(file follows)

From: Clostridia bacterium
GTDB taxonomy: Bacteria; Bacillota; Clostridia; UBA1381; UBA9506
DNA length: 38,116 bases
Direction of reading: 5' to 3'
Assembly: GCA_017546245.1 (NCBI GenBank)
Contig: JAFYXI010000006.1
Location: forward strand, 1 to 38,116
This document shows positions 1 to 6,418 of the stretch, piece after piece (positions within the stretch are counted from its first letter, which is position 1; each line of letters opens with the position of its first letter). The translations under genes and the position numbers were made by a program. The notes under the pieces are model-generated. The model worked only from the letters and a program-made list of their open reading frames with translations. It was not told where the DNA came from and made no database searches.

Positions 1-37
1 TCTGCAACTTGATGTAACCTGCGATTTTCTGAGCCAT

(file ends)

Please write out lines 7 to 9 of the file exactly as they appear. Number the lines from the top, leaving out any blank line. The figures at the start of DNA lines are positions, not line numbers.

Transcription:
Location: forward strand, 1 to 38,116
This document shows positions 1 to 6,418 of the stretch, piece after piece (positions within the stretch are counted from its first letter, which is position 1; each line of letters opens with the position of its first letter). The translations under genes and the position numbers were made by a program. The notes under the pieces are model-generated. The model worked only from the letters and a program-made list of their open reading frames with translations. It was not told where the DNA came from and made no database searches.

Positions 1-37